But this was a small offence compared to Mythopeia's conduct toward her own son, a gentle lad of fourteen with all the charm and beauty of his mother. The housekeeper, Mrs Shortbottom, has heard the most lascivious groans and cries coming from the boy's bedroom, and seen her mistress leaving her son's bed wearing nothing more than a flimsy nightgown. At first the good woman took it for a sick fancy bred of her mistress' hot foreign blood, and the mushrooms to which she has suddenly become hopelessly addicted. But the visits continued, and now the boy is so weak he cannot leave his bed and has lost the power of speech. His mother has become a walking shadow of her former self and spends her days poring over ancient scrolls in the library — when she is not sucking the lifeblood from her own son! Three nights ago Mrs Shortbottom finally confronted the hellish fiend during one of her nightly visits to her son's room.

"By Jove! To think that such things should happen here in the Shire. She sounds a fiend in human guise, if human she is! I fear Mr Boffin is only too accurate in describing her as a Ringwraith. Hello, this is even worse Holmes:"

When she opened the door she found the naked boy clasped in his mother's arms with her lips fastened upon his groin and her emaciated hands trying to tear a ring from his finger. It took all the housekeeper's Hobbit strength to pull the Wraith off the boy, who till the last tried to suck the blood from his quivering flesh. What did this creature of the night do then? Why, Mr Holmes, she offered the good woman MONEY to keep silent! Nay, she begged her on bended knee to say nothing to my friend, her husband! But Mrs Shortbottom would not keep silent. She told my friend the awful truth of Mythopeia's debaucheries and dragged him to her bedchamber where he saw the child's blood on her nightgown and on her vile lips with his own eyes! There was nothing more to do but to confine her to her room in which she has been an unwilling prisoner ever since.

P. S. I believe you know Bingo Bracegirdle? I played tiddlywinks for the first IX when I was his fag at Longbottom College. It is the only personal introduction I can give.

Desperately yours, O Boffin esq. (MA. oxon)

"Why Holmes this is as clear a case of Ringwraithism as one could find. The woman is evidently utterly enslaved to some Dark Power. Nothing less could explain this appalling catalogue of violence, incest, depravity and necrophilia."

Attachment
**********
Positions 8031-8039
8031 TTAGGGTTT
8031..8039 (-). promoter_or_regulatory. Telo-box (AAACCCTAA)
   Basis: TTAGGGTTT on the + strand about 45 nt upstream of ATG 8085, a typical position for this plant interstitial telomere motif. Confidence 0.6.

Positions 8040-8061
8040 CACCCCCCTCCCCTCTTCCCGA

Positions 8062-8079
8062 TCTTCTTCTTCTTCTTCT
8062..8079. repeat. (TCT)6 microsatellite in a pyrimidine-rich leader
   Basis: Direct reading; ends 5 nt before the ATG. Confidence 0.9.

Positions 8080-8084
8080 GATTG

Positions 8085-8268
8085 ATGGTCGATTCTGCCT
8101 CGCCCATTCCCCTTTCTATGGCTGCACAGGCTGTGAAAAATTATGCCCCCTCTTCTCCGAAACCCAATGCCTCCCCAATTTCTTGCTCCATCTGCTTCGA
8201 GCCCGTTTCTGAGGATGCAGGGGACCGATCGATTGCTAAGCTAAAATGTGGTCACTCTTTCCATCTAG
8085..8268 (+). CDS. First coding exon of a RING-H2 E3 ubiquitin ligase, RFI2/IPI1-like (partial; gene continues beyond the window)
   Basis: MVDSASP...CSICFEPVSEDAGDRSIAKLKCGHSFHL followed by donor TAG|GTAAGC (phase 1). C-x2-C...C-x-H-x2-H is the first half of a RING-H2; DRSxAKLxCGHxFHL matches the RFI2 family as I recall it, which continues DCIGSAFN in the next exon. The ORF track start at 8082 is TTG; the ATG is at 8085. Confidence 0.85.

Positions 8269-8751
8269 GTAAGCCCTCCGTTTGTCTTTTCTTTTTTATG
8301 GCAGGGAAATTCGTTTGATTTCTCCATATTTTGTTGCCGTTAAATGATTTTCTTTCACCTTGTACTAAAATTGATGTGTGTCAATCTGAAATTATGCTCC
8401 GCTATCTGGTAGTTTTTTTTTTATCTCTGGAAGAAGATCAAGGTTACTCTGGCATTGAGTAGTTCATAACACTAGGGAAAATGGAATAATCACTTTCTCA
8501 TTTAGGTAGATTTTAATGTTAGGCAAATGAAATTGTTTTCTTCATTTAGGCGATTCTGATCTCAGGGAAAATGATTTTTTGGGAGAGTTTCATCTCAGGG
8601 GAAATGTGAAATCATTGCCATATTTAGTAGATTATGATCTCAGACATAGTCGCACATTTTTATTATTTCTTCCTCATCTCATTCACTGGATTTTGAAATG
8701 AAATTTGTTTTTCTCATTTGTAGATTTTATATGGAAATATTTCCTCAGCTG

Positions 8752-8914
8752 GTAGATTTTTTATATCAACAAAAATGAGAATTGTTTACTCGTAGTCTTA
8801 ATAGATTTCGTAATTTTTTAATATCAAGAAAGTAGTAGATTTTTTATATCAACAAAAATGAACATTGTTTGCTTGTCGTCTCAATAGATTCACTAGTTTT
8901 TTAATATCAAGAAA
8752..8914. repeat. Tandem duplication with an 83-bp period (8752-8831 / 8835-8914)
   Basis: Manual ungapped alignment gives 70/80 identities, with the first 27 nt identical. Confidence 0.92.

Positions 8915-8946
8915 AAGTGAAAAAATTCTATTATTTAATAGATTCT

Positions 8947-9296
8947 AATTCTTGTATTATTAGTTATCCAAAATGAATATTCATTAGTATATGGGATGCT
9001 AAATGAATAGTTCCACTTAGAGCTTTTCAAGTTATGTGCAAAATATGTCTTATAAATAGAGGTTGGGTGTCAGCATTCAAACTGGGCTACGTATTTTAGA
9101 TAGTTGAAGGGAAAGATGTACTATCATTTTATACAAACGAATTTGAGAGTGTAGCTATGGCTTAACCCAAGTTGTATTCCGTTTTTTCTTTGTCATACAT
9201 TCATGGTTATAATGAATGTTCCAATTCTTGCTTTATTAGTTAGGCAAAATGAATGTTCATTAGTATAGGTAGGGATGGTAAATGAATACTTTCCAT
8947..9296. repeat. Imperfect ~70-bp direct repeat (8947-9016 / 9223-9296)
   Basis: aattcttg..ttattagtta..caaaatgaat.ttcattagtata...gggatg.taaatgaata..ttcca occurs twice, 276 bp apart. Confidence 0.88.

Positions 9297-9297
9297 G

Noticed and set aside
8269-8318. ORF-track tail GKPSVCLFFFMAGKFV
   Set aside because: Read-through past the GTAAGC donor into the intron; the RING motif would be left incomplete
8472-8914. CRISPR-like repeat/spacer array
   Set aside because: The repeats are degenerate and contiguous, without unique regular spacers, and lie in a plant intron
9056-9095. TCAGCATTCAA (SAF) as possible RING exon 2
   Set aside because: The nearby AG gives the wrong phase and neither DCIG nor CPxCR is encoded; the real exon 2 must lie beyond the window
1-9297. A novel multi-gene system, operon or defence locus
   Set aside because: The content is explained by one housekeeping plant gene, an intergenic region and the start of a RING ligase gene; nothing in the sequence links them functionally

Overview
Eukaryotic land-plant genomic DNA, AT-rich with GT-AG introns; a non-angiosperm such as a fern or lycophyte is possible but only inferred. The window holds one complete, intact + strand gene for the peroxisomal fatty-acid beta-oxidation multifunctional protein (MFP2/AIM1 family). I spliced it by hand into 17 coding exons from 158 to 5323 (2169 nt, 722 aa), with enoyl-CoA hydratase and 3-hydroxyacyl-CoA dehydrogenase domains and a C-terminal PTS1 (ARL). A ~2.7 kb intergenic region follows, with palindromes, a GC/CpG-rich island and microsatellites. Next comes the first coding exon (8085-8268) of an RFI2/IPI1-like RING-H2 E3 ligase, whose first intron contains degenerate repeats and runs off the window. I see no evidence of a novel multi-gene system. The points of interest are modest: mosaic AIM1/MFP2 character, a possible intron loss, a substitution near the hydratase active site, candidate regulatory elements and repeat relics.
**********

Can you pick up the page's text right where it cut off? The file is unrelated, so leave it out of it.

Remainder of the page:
"Necrophilila, Bingo?"

"Why, yes. No LIVING Person could commit such appalling acts. Therefore she is a RINGWRAITH. In short, one of the Undead."

"Have you learned nothing in all these years, Bingo? Must you always jump to the fantastical before eliminating the practical? I confess that if your brains were dynamite you would not have enough to blow your hat off!
Do you remember this chap?"

"Well, er, yes," I mumbled. "I do recall big Odo Boffin. He was rather keen on me for a time in the way that boys at Prep School often are..."
"You don't surprise me, Bingo," said Holmes."It explains the high colour which I observed mounting to your cheeks as you read that letter. We shall get on much better if you will fix your attention on the facts rather than the contents of your codpiece. You know my feelings upon sex. Sex is boring. Incest is relatively boring and necrophilia is dead boring. But I digress. Take down this message, there's a good fellow: 'Will take your case with pleasure. Stop. Strongly recommend mushrooms are NOT forbidden your wife. Stop. Expect us tomorrow at noon. Stop.' There, send that off by carrier-crow would you, Bingo?"

Promptly at 11.42 the next day the Eagle deposited us at the Central Eyrie in East Gillyath. At two minutes to twelve we were ushered into Mr Boffin's private study at his mansion in King's Whortleberry.

"Hullo, Bingo," he said with rather more warmth than I would have liked to hear.
"—Do sit down Mr Boffin," Holmes interrupted, "You look completely done-in."
"I am a broken man, Mr Holmes, and there's no point in denying it. I see it is no use pretending. I am the unhappy wretch in that letter!"
"So I deduced," said Holmes curtly.
"Of course you did, but can you imagine my horrible predicament when the scrummy lovely I married turns into...into...into..."

"A Ringwraith?" I queried.

"Quite so, quite so," muttered Boffin tearfully. "Oh the shame and horror of it! How is a gentlehobbit to go to the Shirrifs which such a tale? And yet the kiddies have to be protected. Is it madness, Mr Holmes? Is it possession? Is it hot fire in her pants? For Eru's sake, give me some counsel for I am at my wits end!"
"Quite probably, Mr Boffin," said Holmes. "Now sit down, pull yourself together and give me a few answers. I can assure you that I am far from being at my wit's end, and that I am confident we will find the solution. Firstly are the children in any danger?"